UM Press launches two books exploring the Indigenous experience
University of Manitoba Press is launching two books in the final week of January, one exploring the traditional Anishinaabek lifeways in the context of art and Residential School, and the other examines Indigenous resurgence within cities. As part of this launch, UM Press and the UM Institute for the Humanities will also hold special events (details below).
When: Monday, Jan. 27 at 7 p.m. at McNally Robinson Booksellers (4000-1120 Grant Ave.). And a special event co-hosted by the UM’s Institute for the Humanities will be held on Tuesday, Jan. 28 from 2:30 p.m. – 3:30 p.m.in the St. John’s College Common Room and will feature professor Warren Cariou, director of the Centre for Creative Writing and Oral Culture.
About the book:
Injichaag shares the life story of Anishinaabe artist Rene Meshake in stories, poetry, and Anishinaabemowin “word bundles” that serve as a dictionary of Ojibwe poetics. Meshake was born in the railway town of Nakina in northwestern Ontario in 1948, and spent his early years living off-reserve with his grandmother in a matriarchal land-based community he calls Pagwashing. He was raised through his grandmother’s “bush university,” periodically attending Indian day school, but at the age of ten Rene was scooped into the Indian residential school system, where he suffered sexual abuse as well as the loss of language and connection to family and community.
This residential school experience was life-changing, as it suffocated his artistic expression and resulted in decades of struggle and healing. Now in his twenty-eighth year of sobriety, Rene is a successful multidisciplinary artist, musician and writer. Meshake’s artistic vision and poetic lens provide a unique telling of a story of colonization and recovery.
The material is organized thematically around a series of Meshake’s paintings. It is framed by Kim Anderson, Rene’s Odaanisan (adopted daughter), a scholar of oral history who has worked with Meshake for two decades. Full of teachings that give a glimpse of traditional Anishinaabek lifeways and worldviews, Injichaag: My Soul in Story is “more than a memoir.”
About the authors:
Rene Meshake is an Anishinaabe Elder, visual and performing artist, award-winning author, storyteller, flute player, new media artist and a Recipient of Queen Elizabeth II’s Diamond Jubilee Medal.
Kim Anderson is a Cree/Métis writer, a Canada Research Chair in Indigenous Relationships, and an Associate Professor in the Department of Family Relations and Applied Nutrition at the University of Guelph. She has published six books, including Life Stages and Native Women: Memory, Teachings and Story Medicine, and Indigenous Men and Masculinities: Legacies, Identities, Regeneration.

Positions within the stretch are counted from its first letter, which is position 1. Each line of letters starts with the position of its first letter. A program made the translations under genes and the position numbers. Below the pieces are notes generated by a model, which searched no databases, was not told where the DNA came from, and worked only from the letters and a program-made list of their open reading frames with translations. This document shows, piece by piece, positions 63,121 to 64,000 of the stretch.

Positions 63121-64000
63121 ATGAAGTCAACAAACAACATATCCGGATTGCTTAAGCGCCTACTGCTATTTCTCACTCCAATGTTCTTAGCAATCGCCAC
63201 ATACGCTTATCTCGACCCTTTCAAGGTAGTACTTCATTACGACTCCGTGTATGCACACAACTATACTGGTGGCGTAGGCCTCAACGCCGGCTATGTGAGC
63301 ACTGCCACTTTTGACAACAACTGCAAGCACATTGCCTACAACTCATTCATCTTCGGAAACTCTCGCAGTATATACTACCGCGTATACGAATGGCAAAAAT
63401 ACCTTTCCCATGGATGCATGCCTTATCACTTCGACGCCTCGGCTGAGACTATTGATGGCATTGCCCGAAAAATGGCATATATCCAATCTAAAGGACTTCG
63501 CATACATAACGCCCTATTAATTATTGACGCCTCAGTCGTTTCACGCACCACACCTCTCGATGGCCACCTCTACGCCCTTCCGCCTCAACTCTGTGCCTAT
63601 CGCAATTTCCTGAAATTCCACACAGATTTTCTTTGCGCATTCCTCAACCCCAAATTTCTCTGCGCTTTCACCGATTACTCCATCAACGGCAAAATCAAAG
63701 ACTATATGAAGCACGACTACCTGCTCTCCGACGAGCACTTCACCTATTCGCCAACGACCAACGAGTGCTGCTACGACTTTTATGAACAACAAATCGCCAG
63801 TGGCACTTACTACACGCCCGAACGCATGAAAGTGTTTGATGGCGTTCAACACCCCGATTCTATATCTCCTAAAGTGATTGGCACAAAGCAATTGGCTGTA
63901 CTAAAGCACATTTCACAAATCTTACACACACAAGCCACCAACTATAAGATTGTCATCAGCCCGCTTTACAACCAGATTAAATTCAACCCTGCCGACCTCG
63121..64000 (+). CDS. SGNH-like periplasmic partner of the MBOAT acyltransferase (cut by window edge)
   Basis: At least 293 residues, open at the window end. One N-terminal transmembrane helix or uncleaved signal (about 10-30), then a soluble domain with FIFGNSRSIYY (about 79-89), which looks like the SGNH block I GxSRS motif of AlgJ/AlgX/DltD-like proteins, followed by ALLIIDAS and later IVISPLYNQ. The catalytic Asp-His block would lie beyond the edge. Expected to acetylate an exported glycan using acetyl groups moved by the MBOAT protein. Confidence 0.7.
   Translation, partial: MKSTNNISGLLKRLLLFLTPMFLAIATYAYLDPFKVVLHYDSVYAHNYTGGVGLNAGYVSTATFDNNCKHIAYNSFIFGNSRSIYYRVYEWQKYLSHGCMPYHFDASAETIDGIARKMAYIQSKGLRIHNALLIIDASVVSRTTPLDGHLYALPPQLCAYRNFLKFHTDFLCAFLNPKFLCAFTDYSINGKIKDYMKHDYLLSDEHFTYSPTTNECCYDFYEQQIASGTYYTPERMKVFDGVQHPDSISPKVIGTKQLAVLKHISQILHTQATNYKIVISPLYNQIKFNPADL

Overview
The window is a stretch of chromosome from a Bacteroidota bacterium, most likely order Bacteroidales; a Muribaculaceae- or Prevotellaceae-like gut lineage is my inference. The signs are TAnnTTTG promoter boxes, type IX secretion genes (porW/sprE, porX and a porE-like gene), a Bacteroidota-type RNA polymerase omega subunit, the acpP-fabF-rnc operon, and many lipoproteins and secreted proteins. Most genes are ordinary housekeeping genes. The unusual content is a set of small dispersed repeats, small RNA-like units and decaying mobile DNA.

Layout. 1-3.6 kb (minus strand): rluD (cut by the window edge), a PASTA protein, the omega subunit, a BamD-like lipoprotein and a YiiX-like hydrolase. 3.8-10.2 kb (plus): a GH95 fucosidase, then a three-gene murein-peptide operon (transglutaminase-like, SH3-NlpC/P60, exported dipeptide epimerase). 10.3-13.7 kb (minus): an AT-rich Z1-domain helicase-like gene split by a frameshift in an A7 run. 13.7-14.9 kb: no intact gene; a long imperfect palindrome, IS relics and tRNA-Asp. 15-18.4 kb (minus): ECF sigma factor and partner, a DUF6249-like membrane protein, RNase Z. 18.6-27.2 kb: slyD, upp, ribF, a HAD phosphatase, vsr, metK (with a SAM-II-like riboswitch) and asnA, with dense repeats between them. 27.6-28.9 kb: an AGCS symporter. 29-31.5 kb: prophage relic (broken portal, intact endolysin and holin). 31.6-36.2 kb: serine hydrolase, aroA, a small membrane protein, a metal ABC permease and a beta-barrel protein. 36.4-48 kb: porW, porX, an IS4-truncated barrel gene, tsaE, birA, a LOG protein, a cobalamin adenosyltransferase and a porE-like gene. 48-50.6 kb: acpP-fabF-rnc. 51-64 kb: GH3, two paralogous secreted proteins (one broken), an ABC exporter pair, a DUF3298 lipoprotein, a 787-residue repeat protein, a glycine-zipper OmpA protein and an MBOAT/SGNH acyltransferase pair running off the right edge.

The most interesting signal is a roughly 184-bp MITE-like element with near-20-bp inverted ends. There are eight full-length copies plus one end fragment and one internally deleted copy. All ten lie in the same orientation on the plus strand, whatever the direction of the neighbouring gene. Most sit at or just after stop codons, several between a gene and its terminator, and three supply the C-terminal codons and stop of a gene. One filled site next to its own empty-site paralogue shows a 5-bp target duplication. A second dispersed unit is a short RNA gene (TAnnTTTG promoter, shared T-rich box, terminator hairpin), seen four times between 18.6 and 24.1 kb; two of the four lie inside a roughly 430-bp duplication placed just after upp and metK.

When: Friday, Jan. 31 at 7 p.m. at McNally Robinson Booksellers (4000-1120 Grant Ave.) And a special event co-hosted by the UM’s Institute for the Humanities will be held Friday, Jan. 31 in Rm. 409 of the Tier Building from 2-4 p.m.
About the book:
While cities like Winnipeg, Minneapolis, Saskatoon, Rapid City, Edmonton, Missoula, Regina, and Tulsa are places where Indigenous marginalization has been most acute, they have also long been sites of Indigenous placemaking and resistance to settler colonialism.
Although such cities have been denigrated as “ordinary” or banal in the broader urban literature, they are exceptional sites to study Indigenous resurgence. The urban centres of the continental plains have featured Indigenous housing and food co-operatives, social service agencies, and schools. The American Indian Movement initially developed in Minneapolis in 1968, and Idle No More emerged in Saskatoon in 2013.
The editors and authors of Settler City Limits, both Indigenous and settler, address urban struggles involving Anishinaabek, Cree, Creek, Dakota, Flathead, Lakota, and Métis peoples. Collectively, these studies showcase how Indigenous people in the city resist ongoing processes of colonial dispossession and create spaces for themselves and their families.
Working at intersections of Indigenous studies, settler colonial studies, urban studies, geography, and sociology, this book examines how the historical and political conditions of settler colonialism have shaped urbandevelopment in the Canadian Prairies and American Plains. Settler City Limits frames cities as Indigenous spaces and places, both in terms of the historical geographies of the regions in which they are embedded, and with respect to ongoing struggles for land, life, and self-determination.
About the authors:
Heather Dorries is an Assistant Professor in the Department of Geography and Planning and the Centre for Indigenous Studies at the University of Toronto.
Robert Henry is an Assistant Professor in the Department of Sociology at the University of Calgary.
David Hugill is an Assistant Professor in the Department of Geography and Environmental Studies at Carleton University.
Tyler McCreary is an Assistant Professor in the Department of Geography at Florida State University.